You're in the running for a head coaching job that presents itself with a ton of opportunities — a good program with great tradition and classes of skilled players stacked from the lower levels to varsity.
And as exciting as the thought of building — or rebuilding the program — might be, there are other aspects that should go into whether you accept the job.
Here are four non-negotiables that should be on the table before saying "Yes."
I think one of the first non-negotiables is being able to hire your own staff. There are some schools and administrations who want to dictate who or how a coach should hire to fill out their staff. I would stay away from a school like that.
You want to be able to bring in your type of guys, the guys who know your system, the guys who know the culture, the guys who knows your expectations. Hiring your own staff is critical. In different parts of the country, this works different ways. In Texas, for instance, a lot of coaching jobs are tied to their teaching jobs. And so they will lose both their coaching and teaching job. And it frees up a lot more room to bring in your own guys. In California, it's a lot different. Once a teacher has tenure, you can't move them. And so it becomes a lot more problematic to bring in all of your own new staff as on-campus guys. But that is a key non-negotiable for taking a new job. Having control over your schedule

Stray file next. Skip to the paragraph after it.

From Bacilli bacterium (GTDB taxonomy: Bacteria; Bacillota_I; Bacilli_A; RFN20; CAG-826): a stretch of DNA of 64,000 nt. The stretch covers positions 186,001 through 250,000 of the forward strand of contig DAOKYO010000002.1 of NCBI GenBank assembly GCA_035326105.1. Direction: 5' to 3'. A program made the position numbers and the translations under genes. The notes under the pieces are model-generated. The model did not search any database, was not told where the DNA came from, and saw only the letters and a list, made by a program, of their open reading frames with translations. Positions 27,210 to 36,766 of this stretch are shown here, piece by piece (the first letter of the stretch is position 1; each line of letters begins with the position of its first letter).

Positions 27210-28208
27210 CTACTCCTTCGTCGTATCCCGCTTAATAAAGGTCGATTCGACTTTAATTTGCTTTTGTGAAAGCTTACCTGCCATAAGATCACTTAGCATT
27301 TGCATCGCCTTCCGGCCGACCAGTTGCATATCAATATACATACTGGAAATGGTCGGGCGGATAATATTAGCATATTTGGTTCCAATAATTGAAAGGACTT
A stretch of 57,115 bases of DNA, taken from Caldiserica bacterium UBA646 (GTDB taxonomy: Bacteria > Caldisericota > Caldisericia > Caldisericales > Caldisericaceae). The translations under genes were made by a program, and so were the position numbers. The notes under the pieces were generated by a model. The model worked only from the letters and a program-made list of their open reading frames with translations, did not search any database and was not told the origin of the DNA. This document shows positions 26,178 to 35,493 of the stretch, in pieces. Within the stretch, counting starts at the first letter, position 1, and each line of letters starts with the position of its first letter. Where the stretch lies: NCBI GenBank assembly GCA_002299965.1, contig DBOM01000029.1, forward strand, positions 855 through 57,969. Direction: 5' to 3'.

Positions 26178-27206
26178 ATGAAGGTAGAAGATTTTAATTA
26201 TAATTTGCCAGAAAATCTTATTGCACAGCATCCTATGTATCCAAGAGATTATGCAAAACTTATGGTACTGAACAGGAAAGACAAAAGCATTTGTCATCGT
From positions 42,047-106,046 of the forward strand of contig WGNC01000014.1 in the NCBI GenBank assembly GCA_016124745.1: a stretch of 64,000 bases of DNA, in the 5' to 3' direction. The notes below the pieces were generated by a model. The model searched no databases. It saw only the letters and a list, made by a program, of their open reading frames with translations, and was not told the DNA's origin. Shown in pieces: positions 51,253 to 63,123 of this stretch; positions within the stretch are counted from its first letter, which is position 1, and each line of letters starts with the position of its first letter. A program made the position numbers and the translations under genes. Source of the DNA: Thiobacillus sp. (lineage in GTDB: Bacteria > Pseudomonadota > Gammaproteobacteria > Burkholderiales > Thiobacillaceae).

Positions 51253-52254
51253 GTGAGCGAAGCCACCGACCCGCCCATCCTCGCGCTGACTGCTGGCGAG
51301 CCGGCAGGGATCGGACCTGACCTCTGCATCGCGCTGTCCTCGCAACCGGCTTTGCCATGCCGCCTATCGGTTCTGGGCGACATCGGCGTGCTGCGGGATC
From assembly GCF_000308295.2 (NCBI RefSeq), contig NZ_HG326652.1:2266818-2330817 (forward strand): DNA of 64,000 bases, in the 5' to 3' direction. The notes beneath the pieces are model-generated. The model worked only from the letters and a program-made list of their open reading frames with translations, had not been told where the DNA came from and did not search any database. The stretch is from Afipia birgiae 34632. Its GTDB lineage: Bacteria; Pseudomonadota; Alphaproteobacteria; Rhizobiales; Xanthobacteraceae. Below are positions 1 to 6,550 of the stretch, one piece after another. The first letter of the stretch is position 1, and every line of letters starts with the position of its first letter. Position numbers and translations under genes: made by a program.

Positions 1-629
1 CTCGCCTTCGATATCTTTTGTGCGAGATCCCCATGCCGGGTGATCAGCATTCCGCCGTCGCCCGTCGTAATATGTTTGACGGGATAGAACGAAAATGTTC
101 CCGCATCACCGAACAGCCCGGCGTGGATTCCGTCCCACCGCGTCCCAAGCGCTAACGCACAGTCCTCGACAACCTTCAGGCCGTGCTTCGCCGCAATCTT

This is something that a lot of coaches don't necessarily think through. But it's important to understand who controls your game schedule at the end of the day.
Is that going to be the athletic director? Is that the principal? What if you want to go drive an hour and a half to play different schools and get out of your area? Is the school going to support that? Who decides on when and who you play for homecoming? Believe it or not, I've been at a school before, where I had no say as to our homecoming opponent. And if you're just going to pick somebody because of a date and that team is a tremendous world-beater, you're setting a football program up for some failure. So I believe having control of your own schedule is a major issue. Discuss attendance policies
A third non-negotiable is the discipline policies and procedures. You want and need to install the discipline policy crafted by you.
Are you able to set policies and procedures to keep kids on your program and be able to cut players from the program, or is that only allowed to happen through the athletic director's office? The attendance policy and discipline policies are important part of running a football program, and if you lack complete control you're setting yourself up for failure. Make sure to have that discussion before you take that next job. PE class for football players
A fourth non-negotiable is having a physical education class for the football players. If you look at schools with the most success, many have some type of football class built into the schedule during the day where 100 percent of football players are in that PE class. The football coach is a part of that class and able to keep things going in the weight room year round. This is another non negotiable before taking that next head football job.Chris Fore is a veteran head football coach and Athletic Director from Southern California. He consults coaches and programs nationwide through his business Eight Laces Consulting.